Days after former Fox News host Gretchen Carlson filed a lawsuit against CEO Roger Ailes alleging sexual harassment and gender discrimination, many of her former coworkers publicly spoke out against her and tried to call her story into question. Prominent voices at the network have called the suit “BS,” saying it doesn’t have “a ring of truth” and is “just not in keeping” with their experiences of Ailes.
A number of female hosts cast doubt on the lawsuit by claiming they have never themselves been harassed by Ailes. Greta Van Susteren, a Fox News host, told People, “I’ve often been alone with Roger Ailes in his office over the course of 15 years and I’ve never seen anything like what I’m reading about in the papers and the magazine.”
“People come to me because I’ve been there so long,” Van Susteren said, noting that she thought word of sexual harassment would have traveled. “That’s why this doesn’t have any ring of truth to me. I would have heard it. People don’t keep things silent.”
She added that when she heard about Carlson’s lawsuit, “Of course, the first thing that occurred to me is that, unfortunately, we have a disgruntled employee, a colleague… I read that her show wasn’t being renewed and, being a lawyer, I thought she got angry.” She also argued that “most people…would give anything to have had the air time [Carlson] had on Fox & Friends” and that Carlson should also have seen the network moving her to the 2 p.m. slot for a solo show as a “huge promotion” rather than retaliation for speaking out about harassment at the hands of her co-hosts, as Carlson claims.
Other female Fox hosts had similar defenses of Ailes, saying they personally have not been harassed by him. In an interview with Variety, Maria Bartiromo, current host on for Fox Business Network and Fox News Channel, said that the accusations in the lawsuit are “just not in keeping with what I know, and my experience at Fox.” Bartiromo has a long history with Ailes: he hired in the 1990s to cover the stock market for CNBC, where she was until two years ago when she joined Ailes at Fox. “I’ve known Roger Ailes for 25 years since he first hired me at CNBC and hired me again two and a half years ago. I’ve known him to be nothing but a professional,” she told the site.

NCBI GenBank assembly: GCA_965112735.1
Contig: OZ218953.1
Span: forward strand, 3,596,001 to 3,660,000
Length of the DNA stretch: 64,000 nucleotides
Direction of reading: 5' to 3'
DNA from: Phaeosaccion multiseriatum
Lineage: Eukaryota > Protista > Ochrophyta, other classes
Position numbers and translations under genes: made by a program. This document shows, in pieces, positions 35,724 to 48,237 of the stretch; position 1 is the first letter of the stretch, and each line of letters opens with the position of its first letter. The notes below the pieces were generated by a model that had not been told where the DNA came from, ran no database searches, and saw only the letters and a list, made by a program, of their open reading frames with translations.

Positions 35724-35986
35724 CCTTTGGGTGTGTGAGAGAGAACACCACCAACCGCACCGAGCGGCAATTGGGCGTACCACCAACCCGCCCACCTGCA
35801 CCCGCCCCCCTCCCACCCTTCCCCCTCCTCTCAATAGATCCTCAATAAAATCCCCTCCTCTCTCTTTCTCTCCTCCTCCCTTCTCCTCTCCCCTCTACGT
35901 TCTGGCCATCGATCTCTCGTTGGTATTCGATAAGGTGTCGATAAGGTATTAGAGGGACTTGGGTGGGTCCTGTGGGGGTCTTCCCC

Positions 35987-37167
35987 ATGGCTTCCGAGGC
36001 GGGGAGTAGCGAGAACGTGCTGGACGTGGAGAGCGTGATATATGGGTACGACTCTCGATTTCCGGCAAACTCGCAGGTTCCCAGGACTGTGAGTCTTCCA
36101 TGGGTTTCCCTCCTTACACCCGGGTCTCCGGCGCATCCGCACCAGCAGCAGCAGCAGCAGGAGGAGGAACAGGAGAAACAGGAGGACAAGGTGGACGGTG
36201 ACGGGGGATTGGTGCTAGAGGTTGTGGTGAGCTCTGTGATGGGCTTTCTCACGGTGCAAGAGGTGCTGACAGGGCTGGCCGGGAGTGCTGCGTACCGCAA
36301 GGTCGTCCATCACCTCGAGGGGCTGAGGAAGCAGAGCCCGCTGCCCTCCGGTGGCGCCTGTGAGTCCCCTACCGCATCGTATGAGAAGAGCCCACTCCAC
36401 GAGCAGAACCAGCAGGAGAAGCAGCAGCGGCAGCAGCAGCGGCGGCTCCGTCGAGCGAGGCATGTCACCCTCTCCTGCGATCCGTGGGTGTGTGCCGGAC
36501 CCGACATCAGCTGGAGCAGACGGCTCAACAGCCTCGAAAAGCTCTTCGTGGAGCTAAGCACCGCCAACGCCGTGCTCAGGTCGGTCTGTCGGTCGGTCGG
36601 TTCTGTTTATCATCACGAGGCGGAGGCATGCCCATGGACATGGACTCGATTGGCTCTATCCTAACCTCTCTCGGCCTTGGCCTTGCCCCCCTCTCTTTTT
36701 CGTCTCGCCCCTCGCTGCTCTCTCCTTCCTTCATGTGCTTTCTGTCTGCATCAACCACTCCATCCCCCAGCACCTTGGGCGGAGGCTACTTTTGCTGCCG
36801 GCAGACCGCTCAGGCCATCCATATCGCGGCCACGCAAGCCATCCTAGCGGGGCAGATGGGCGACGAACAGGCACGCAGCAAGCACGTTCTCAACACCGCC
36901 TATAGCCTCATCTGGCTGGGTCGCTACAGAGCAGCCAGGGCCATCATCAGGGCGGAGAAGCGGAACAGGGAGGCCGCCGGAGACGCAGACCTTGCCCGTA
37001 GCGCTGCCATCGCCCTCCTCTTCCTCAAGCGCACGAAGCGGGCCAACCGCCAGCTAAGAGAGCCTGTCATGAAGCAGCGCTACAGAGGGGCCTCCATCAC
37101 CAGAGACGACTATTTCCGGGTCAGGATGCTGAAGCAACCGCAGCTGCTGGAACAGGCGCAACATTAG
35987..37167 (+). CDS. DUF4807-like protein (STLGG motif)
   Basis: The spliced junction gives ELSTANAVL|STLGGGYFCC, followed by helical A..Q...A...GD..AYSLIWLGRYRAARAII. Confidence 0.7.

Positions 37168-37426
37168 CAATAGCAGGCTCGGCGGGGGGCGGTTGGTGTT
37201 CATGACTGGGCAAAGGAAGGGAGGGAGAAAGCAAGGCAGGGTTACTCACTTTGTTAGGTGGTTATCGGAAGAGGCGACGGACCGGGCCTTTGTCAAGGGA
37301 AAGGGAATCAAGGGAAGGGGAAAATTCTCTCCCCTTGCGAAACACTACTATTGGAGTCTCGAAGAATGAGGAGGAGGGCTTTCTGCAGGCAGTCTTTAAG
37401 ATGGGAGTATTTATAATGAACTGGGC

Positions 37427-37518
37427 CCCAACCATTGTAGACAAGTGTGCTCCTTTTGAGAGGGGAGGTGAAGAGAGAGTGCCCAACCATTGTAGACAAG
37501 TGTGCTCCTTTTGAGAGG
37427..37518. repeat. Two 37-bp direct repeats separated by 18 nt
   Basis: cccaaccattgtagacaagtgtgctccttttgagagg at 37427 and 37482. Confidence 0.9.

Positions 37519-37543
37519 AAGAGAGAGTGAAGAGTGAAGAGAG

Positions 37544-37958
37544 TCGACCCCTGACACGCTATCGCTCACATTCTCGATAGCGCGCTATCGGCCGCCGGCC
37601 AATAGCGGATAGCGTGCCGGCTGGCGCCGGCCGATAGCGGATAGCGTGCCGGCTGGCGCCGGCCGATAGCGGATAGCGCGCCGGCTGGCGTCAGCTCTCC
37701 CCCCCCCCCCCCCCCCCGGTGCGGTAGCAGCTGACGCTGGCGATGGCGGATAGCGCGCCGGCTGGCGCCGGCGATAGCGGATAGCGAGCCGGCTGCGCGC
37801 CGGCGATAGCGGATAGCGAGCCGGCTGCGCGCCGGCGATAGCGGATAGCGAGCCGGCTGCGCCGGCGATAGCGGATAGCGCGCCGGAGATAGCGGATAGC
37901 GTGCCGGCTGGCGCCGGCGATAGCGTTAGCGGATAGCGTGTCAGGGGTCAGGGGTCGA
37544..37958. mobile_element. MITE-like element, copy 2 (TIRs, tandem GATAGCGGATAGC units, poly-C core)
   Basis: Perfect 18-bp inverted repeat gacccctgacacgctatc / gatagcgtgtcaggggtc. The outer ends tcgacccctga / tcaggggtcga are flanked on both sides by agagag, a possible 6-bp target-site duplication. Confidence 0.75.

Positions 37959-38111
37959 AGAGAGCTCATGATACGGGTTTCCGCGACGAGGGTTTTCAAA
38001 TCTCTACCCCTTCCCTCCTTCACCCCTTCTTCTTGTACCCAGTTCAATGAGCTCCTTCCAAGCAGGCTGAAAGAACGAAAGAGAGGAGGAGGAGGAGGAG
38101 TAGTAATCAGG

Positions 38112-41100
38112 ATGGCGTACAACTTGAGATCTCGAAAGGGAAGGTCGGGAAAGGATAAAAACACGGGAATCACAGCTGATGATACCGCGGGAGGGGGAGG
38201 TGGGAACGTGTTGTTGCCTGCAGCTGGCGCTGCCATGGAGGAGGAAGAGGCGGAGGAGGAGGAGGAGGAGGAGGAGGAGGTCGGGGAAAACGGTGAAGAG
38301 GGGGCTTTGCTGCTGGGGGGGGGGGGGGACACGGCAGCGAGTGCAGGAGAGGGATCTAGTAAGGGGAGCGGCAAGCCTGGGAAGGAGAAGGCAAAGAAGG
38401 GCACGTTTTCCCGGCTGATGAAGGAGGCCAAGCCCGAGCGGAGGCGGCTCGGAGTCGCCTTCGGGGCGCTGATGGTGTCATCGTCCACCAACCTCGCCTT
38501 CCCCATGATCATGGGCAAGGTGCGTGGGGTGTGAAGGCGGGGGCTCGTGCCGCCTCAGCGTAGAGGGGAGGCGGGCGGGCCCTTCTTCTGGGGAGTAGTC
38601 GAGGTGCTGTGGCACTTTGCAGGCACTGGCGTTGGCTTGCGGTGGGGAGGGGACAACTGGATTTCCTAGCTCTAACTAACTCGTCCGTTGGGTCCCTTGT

Fox News host Jeanine Pirro also told People that she is “a huge fan of Ailes” and never felt uncomfortable around him. “I’ve had lunch with him,” she said. “I’ve been in his office with him. We’ve had phone conversations over the years until I actually started working for him… He had a wicked sense of humor, savvy…he was that kind of no-nonsense guy.”
Carlson is not alone in describing incidents of sexual harassment and even sexual assault at the hands of Roger Ailes, however. Two women told author Gabriel Sherman for his biography of Ailes that he had propositioned them for sex in professional contexts as Carlson has claimed he did to her, with one saying he explicitly told her he would only pay her more if she slept with him. On Saturday, Sherman published six more interviews with women who all claimed Ailes had harassed them, with a few describing actual sexual assaults. Carlson’s lawyer has said at least ten women have come to her recounting similar stories.
But even if Ailes had only targeted Carlson, it wouldn’t be uncommon for her to have kept the episodes to herself. In a massive recent report on harassment in the workplace, the Equal Employment Opportunity Commission noted that the “least common response to harassment is to take some formal action.” Less than a third of people who experience harassment talk about it with a supervisor or union representative. A much smaller share take any legal action. The vast majority instead try to avoid their harasser, deny or downplay what happened, or endure or forget the problem.
It’s not hard to understand why: most fear that they’ll suffer retaliation if they speak up or they won’t be believed. Carlson’s lawsuit claims that she was retaliated against for speaking up about mistreatment from her Fox & Friends co-host Steve Doocy and then eventually fired. She’s now suffering the other consequences of speaking up: having her former colleagues impugn her story and her character publicly.
Female hosts weren’t the only ones to rush to Ailes’s defense. On Twitter, Fox News host Sean Hannity tweeted that he had talked to “hundreds” of women at Fox who “have the most amazing stories of how kind Roger is to them” and say that Carlson’s lawsuit is “BS.”
Hadas I have spoken to many woman who work at Fox that have the most amazing stories of how kind Roger is to them https://t.co/sxKGuLp6lF
— Sean Hannity (@seanhannity) July 9, 2016
Brian talk to the hundreds of woman at Fox that I talked to this week both on air and off. They say it all BS https://t.co/L7JECOMMPD
— Sean Hannity (@seanhannity) July 9, 2016
And Fox News host Howard Kurtz covered the story for Fox’s website, which included some subtle questioning of the case. Calling the lawsuit “salacious,” Kurtz wrote that “the lawsuit is based in part on alleged comments by Ailes in private conversations with Carlson” but “provides no e-mail, texts or voice mail as evidence.” Carlson’s lawyer has said they do have evidence they will release in court, although many sexual harassment cases rest solely on the testimony of the victim. Kurtz also pointed out past praise Carlson has given Ailes, including saying she was “thrilled” he gave her the opportunity to host her own show and calling him “the most accessible boss I’ve ever worked for.”